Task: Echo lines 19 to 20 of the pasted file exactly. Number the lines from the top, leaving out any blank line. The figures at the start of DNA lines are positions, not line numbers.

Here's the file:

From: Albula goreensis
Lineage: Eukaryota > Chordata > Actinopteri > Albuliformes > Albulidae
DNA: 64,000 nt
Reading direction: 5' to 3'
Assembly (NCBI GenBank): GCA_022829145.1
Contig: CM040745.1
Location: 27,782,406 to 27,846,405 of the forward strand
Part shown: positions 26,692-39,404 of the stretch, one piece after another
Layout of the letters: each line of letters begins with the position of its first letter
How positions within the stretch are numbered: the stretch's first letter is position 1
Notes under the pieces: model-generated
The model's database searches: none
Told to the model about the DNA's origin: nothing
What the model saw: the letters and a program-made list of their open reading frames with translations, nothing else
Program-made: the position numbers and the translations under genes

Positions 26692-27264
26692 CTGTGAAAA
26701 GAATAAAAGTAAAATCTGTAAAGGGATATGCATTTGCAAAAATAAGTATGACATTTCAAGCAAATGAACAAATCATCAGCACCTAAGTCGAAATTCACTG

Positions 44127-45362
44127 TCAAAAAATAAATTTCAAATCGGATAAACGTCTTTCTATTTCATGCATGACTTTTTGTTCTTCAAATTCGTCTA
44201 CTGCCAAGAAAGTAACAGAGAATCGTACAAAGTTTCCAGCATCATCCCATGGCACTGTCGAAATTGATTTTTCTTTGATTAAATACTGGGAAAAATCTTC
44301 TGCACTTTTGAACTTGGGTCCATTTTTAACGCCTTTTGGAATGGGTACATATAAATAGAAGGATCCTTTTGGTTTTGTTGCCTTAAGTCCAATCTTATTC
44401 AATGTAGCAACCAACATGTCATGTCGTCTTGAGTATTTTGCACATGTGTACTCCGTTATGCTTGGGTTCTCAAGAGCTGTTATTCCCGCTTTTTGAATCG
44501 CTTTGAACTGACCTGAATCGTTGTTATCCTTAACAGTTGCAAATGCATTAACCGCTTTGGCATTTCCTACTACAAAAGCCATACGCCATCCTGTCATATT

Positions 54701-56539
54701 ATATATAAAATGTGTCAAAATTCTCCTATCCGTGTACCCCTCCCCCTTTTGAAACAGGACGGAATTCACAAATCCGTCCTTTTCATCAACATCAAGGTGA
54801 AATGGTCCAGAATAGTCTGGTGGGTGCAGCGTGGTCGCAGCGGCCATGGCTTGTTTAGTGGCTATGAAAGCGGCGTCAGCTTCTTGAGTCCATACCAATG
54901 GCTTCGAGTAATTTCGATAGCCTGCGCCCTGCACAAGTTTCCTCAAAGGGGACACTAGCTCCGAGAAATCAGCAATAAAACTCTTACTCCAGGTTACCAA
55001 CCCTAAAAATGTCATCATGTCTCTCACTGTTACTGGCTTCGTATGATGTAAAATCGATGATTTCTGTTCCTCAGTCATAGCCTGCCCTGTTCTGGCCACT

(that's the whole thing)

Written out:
Positions 44127-45362
44127 TCAAAAAATAAATTTCAAATCGGATAAACGTCTTTCTATTTCATGCATGACTTTTTGTTCTTCAAATTCGTCTA